Food Recovery Network is a people-powered movement. From the volunteers who glean from the historic orange groves at California State University-Northridge, to the “soup cuppers” at Cabrini University, our FRNds are changing their communities. Over the last six weeks, members of the FRN National Team and I had the opportunity to travel across the country and meet FRN student leaders at the nine Regional Summits in Tampa, Fla.; Nashville, Tenn.; Los Angeles; Houston; San Diego; Baltimore; Biddeford, Maine; Philadelphia; and Minneapolis. The ten Regional Outreach Coordinators worked tirelessly to coordinate action-oriented, engaging, and empowering regional gatherings.
Each summit was unique and reflective of the diverse community members who gathered together. Some summits catered to folks who were new to the network and looking to learn more about FRN and food recovery basics. Other summits featured roundtables for official chapters to discuss the programs they’ve refined over the last four years. Community members from various sectors shared their professional experience, like Barbara Heitman Bronstein, founder of Second Servings of Houston, a community food rescue organization. Bronstein explained how volunteers wearing branded vests helped boost the organization’s reputation in the community, leading to more partners and volunteers. Patrick Walsh, Pantry Manager at Martha’s Choice Marketplace in Norristown, Pa., shared a list of 10 things students could do to support their partner agencies; first and foremost: listen to their needs. Partner agencies’ needs vary greatly. The attendees at the summit in Tampa, Fla. spent a few hours completing various farm upkeep work at the Sustainable Living Project, a community garden and education center. In Baltimore, the attendees prepared chili and cornbread at Sarah’s Hope, a shelter serving homeless families.
Attendees at every summit had something from their food recovery journey to contribute to the conversation. Some chapters’ full leadership team was present; others were only able to send one representative to gather as much information and report back to the team. There were supportive staff advisors, graduating seniors passing the baton, and first-year students preparing to tackle the challenge of leading a chapter. Take Colin, Iowa State University ‘19, for example. He drove three hours to attend the FRN Summit in Minneapolis because he’s already thinking about the sustainability of the chapter. Colin wants to ensure the next team is as prepared as possible after he graduates. Alicia Magallanes, Basic Needs Coordinator at UC San Diego’s Student Affairs Case Management Services office, has spent her time as a staff advisor advocating for increased fund delegation to the FRN Chapter. She encouraged students to recognize who has access to school money and who can serve as your ally in those conversations. These are just two of the many wonderful FRNds I had the pleasure of meeting.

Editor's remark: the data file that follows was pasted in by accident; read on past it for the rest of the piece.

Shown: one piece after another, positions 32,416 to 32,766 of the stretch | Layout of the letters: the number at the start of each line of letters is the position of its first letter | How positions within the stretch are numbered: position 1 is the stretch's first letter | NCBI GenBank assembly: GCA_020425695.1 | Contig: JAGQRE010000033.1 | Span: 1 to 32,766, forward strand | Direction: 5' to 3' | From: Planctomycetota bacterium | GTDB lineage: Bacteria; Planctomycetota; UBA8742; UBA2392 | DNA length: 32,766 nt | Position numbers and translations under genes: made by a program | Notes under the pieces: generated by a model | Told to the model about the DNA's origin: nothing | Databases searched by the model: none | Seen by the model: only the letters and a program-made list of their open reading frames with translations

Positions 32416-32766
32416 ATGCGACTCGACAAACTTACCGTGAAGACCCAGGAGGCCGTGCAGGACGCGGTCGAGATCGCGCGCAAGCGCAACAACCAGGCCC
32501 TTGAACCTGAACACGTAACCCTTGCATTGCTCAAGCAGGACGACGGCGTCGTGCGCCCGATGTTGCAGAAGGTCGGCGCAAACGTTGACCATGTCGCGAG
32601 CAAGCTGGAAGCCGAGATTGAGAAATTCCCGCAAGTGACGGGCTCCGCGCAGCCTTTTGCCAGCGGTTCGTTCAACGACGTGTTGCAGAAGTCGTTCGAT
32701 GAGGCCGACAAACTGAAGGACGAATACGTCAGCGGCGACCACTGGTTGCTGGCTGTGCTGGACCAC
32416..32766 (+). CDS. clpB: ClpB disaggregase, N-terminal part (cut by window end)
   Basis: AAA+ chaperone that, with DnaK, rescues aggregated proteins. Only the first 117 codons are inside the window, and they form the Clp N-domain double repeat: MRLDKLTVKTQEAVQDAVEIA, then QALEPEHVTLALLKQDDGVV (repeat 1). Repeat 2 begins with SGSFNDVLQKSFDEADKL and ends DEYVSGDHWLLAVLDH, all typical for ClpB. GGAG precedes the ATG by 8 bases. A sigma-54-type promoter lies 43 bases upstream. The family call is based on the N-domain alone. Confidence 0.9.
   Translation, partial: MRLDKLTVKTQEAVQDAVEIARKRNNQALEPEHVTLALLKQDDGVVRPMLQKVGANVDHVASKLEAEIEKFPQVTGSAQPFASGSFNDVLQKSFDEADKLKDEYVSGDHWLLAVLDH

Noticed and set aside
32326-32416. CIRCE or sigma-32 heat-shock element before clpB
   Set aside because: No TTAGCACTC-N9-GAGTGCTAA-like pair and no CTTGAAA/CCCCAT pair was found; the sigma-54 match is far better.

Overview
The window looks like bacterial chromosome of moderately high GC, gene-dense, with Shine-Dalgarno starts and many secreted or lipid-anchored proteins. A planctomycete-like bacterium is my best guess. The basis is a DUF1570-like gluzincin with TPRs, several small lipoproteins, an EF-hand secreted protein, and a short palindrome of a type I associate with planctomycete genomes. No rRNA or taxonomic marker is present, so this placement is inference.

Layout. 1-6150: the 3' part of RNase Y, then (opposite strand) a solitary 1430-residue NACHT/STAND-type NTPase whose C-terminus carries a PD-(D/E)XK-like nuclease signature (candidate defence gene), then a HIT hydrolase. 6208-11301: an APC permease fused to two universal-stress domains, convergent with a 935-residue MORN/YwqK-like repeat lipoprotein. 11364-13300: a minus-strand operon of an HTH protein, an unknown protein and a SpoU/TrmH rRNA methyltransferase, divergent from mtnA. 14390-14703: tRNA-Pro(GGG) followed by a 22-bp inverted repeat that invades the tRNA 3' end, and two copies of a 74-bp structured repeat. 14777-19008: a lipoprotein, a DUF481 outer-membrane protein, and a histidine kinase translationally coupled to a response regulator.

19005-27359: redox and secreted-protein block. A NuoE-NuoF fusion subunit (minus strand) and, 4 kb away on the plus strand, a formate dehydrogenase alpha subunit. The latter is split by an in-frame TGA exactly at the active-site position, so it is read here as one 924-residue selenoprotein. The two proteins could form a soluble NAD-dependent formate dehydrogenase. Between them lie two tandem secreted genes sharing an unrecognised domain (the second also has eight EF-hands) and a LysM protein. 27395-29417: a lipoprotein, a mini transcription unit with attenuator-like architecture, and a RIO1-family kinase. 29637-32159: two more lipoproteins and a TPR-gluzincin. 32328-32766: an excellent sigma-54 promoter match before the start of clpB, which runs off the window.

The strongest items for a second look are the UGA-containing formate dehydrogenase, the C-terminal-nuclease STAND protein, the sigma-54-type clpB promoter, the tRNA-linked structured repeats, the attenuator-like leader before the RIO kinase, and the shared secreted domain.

When I’m in the FRN National office, I’m usually interacting with students and answering their questions through email or on the phone. At the summits, I had the chance to look student leaders in the eye and recognize “we are in this fight against food waste and hunger together.”
This Network is comprised of chapters that are conducting food recoveries simultaneously, whether they're across town from each other or on opposite coasts of the country. We are feeding our communities together, yet we rarely get a chance to gather together, see our neighbors, and reflect on the power of this movement. As much as the summits were about community, they were also about sharing best practices. “Don’t reinvent the wheel, use the work of your peers” was a theme throughout conversations. Notes were scrawled on tables covered in paper, emails were shared, Facebook friend requests were sent – all in the name of learning from one another. The FRN National team is committed to developing the tools and resources that will allow our students to continue to connect and share ideas.
Robert Egger of LA. Kitchen reminded those of us at the LA Summit that “it’s never easy when you challenge the norm.” As we continue to show the United States what the largest student movement against food waste and hunger looks like, we are recognizing the power of our peers and taking every opportunity we can to learn from them. We’ll be FRNds forever.